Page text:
KANSAS CITY, Mo. — Marcus Smart muscled in a driving bank shot 4 1/2 minutes into the game Friday night. Call it a moral victory; OSU's first time to even hit the rim with a shot.
And things never really got better for the Cowboys.
Kansas State put a defensive whipping on OSU in the Big 12 semifinals, winning 68-57 to put the Cowboys on notice.
This kind of offense will not do next week when the NCAA Tournament convenes.
“Congratulations to Kansas State,” said OSU coach Travis Ford. “From the time the ball was thrown up, they brought their hard hats. We didn't come out of the gates the way we were wanting.”
The Cowboys didn't just miss shots. They failed to find good shots. Big difference. And a big concern. The March Madness field is littered with coaches who can boil up some stiff defense.
Of course, none of them will know the Cowboys as well as does KSU coach Bruce Weber, whose team plays big-time defense and who six days earlier took his team to Stillwater for a similarly-tough prizefight.
The fresh meat of the NCAA Tournament could be an offensive blessing to the Cowboys. Time to play someone who hasn't studied long and hard to find their vulnerable spots.
“You gotta keep Smart in front of you, keep Nash in front of you,” Weber said. “It's really hard to do. They're both talented.
“We did a great job of, we call it frenzy. If somebody helps, you go help them. You play in a frenzy.”
Against K-State, Smart was reduced to a variety of difficult drives, with little opportunity to pass off.
The Cowboys were hurt by foul trouble — Markel Brown played just 3:08 of the first half and Le'Bryan Nash sat out the final 8:50 — but their void didn't bring the offensive woes.
OSU committed turnovers on its first three possessions. Its first two shots were blocked. Then Michael Cobbins missed two foul shots. Finally, Smart air-balled a 3-point shot.
Painful to watch and painful to play.
“We just weren't in rhythm to start the game, and it just carried over as the game went on,” Smart said. “We were searching for it, but it just wasn't there for us.”
The only salvation was that Kansas State was not any better. The Wildcats missed 10 of their first 11 shots — and still led, 7-5.
KSU eventually warmed up and shot 39.3 percent for the game, a rousing figure compared to OSU's 30.5.
The lethargic start infuriated Ford. Seething, Ford called timeout seven minutes into the game and inserted seldom-used walk-on Christian Sager.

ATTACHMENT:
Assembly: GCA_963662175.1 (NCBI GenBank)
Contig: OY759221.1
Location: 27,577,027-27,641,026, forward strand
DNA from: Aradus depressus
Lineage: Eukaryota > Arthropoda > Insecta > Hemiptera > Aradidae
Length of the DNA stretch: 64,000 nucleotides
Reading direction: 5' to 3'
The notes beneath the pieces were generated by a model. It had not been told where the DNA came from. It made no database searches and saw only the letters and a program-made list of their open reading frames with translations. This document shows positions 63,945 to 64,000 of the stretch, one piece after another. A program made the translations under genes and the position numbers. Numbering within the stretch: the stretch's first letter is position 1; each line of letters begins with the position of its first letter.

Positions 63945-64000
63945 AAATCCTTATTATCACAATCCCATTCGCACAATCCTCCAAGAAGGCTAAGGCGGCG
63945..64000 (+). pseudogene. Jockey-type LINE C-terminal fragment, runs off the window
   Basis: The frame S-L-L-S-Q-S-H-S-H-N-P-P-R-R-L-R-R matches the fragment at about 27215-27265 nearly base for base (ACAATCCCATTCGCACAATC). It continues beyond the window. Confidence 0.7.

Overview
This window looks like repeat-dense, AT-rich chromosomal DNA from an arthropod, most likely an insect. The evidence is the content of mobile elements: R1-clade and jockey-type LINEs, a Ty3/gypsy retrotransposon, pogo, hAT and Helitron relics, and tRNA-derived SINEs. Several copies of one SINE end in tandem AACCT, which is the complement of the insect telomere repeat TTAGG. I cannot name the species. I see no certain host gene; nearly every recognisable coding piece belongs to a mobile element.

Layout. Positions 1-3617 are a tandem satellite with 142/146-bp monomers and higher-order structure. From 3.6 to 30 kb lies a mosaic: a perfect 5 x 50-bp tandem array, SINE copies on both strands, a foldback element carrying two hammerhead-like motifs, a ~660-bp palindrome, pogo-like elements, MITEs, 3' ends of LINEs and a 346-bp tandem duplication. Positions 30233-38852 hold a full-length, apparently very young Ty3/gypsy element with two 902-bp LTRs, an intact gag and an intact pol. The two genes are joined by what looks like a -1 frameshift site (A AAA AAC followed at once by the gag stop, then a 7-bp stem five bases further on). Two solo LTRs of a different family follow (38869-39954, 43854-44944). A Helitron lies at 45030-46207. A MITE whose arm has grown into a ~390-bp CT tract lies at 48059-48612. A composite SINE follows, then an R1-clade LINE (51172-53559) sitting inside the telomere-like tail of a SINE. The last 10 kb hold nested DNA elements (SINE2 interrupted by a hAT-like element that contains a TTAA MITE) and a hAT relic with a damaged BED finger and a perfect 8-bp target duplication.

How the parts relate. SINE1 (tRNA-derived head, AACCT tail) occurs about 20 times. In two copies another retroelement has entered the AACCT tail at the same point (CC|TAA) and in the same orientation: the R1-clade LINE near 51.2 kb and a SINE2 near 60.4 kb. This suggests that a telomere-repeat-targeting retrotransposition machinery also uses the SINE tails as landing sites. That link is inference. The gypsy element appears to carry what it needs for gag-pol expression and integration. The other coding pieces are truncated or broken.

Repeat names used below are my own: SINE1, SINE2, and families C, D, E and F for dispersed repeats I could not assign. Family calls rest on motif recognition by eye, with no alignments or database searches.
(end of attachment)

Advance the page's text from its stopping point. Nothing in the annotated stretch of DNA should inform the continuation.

The Cowboys eventually worked out of their lethargy, even to the point that Ford praised their fire all game long.
“It's amazing we hung in the game,” Ford said. “We were fighting out there. We may have been a step slow fighting and moving, but I thought our guys were trying to make things happen.”
Maybe so. But OSU came out of halftime in more offensive malaise.
Cobbins lost the ball trying to maneuver in the paint. Smart tried to shoot over 6-foot-11 Jordan Henriquez and clanged the ball off the rim. Brown turned down a decent 3-point look and settled for a hurried 18-footer that hit only the backboard. Finally, OSU was called for a 10-second violation trying to get the ball past midcourt.
Meanwhile, Rodney McGruder scored on K-State's first four possessions of the half, giving KSU a 37-25 lead and putting OSU in a rest-of-the-game hole.
With 10 minutes left in the game, Brown and Nash had combined for two points, though they rallied down the stretch to combine for 19.
“I wish we could have played better,” Ford said. “I wish we wouldn't have gotten in foul trouble. Even if we hadn't gotten in foul trouble, they were really good tonight.
“Kansas State is a good basketball team. They're going to win more games.”
OSU should, too. But not playing offense like this.
Berry Tramel: Berry can be reached at (405) 760-8080 or at email@example.com. He can be heard Monday through Friday from 4:40-5:20 p.m. on The Sports Animal radio network, including FM-98.1. You can also view his personality page at newsok.com/berrytramel.